At harvest, tillers were counted and shoots removed for biomass determination. For root sampling, root systems were removed from the mesocosms, facilitated by the presence of a plastic liner. The maximum root depth was recorded in the intact root system, then the root system was washed with a hose to remove the medium. Nodal root number was recorded, and a representative nodal root was removed and stored in 70% ethanol for analysis of additional architectural and anatomical traits. The remainder of the root system and the harvested shoots were dried in an 80 °C oven for 72 h for dry biomass determinations. Percentage of dry biomass reduction was calculated according to the formula: (WW-DS/WW) × 100, where WW = well-watered and DS = drought stress.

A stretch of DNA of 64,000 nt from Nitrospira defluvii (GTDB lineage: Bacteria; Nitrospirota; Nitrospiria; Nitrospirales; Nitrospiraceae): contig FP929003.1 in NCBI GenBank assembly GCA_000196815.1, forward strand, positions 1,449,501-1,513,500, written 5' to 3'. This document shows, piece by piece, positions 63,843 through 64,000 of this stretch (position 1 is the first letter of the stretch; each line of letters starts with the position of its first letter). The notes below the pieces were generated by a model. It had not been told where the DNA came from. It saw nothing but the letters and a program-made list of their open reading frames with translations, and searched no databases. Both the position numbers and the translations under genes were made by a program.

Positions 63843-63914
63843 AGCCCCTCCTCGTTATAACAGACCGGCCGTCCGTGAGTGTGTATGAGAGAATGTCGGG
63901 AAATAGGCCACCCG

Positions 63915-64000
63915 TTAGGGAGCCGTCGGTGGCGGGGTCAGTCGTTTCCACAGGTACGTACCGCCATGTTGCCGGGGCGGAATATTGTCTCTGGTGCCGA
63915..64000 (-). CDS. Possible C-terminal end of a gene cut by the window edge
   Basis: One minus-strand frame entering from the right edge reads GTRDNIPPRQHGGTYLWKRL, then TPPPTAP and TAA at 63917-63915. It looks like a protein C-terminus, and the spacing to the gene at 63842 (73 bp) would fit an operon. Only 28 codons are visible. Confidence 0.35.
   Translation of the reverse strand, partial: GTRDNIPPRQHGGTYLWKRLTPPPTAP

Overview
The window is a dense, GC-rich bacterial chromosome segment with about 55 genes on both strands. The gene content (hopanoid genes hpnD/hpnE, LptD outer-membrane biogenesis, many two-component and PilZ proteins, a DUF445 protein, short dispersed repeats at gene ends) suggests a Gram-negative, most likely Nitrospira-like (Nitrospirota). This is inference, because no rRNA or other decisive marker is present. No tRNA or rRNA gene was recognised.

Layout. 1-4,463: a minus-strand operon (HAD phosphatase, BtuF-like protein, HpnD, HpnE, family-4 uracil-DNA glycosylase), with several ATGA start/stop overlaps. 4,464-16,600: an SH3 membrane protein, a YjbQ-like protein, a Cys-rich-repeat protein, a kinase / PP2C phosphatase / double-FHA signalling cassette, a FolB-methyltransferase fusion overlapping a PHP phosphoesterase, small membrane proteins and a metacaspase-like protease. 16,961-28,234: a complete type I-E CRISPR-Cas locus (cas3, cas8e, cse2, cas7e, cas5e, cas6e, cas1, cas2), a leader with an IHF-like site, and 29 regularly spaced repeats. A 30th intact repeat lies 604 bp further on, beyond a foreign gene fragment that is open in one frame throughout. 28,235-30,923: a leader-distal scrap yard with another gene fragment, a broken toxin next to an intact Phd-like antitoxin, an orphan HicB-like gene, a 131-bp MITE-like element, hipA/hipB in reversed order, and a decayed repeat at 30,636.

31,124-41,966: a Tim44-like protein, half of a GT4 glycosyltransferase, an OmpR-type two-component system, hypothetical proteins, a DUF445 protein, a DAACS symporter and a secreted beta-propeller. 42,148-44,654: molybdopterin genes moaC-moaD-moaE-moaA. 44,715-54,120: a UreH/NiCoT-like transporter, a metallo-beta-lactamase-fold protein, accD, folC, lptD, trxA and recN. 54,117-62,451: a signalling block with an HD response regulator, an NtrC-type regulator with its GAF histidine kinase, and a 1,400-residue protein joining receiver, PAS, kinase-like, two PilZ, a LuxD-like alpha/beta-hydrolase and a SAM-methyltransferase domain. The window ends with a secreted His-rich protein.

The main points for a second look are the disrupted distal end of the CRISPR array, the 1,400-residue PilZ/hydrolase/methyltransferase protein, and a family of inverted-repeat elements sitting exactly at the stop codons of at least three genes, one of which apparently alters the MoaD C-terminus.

Root Architecture Measurements

Total length and branching density of large lateral roots (LLR) and small lateral roots (SLR) on the preserved nodal root sample were measured using WinRhizo (Regent Instruments, Quebec, Canada). The nodal root was divided into several lengths and each length was scanned individually using a flatbed scanner at a resolution of 600 dpi (HP ScanJet, Hewlett Packard, USA). WinRhizo was used to quantify lengths of small and large lateral roots according to the following diameter classes: less than 0.25 mm SLR, 0.25 to 0.60 mm for LLR, and larger than 0.60 mm for nodal roots. SLR were distinguished from LLR based on small diameter and lack of secondary branching. Branching density was calculated by number of tips relative to the length of the nodal root. These measurements were calculated separately for the apical 20 cm and for the remaining basal portion of the nodal root.

Measurements of Root Anatomical Phenes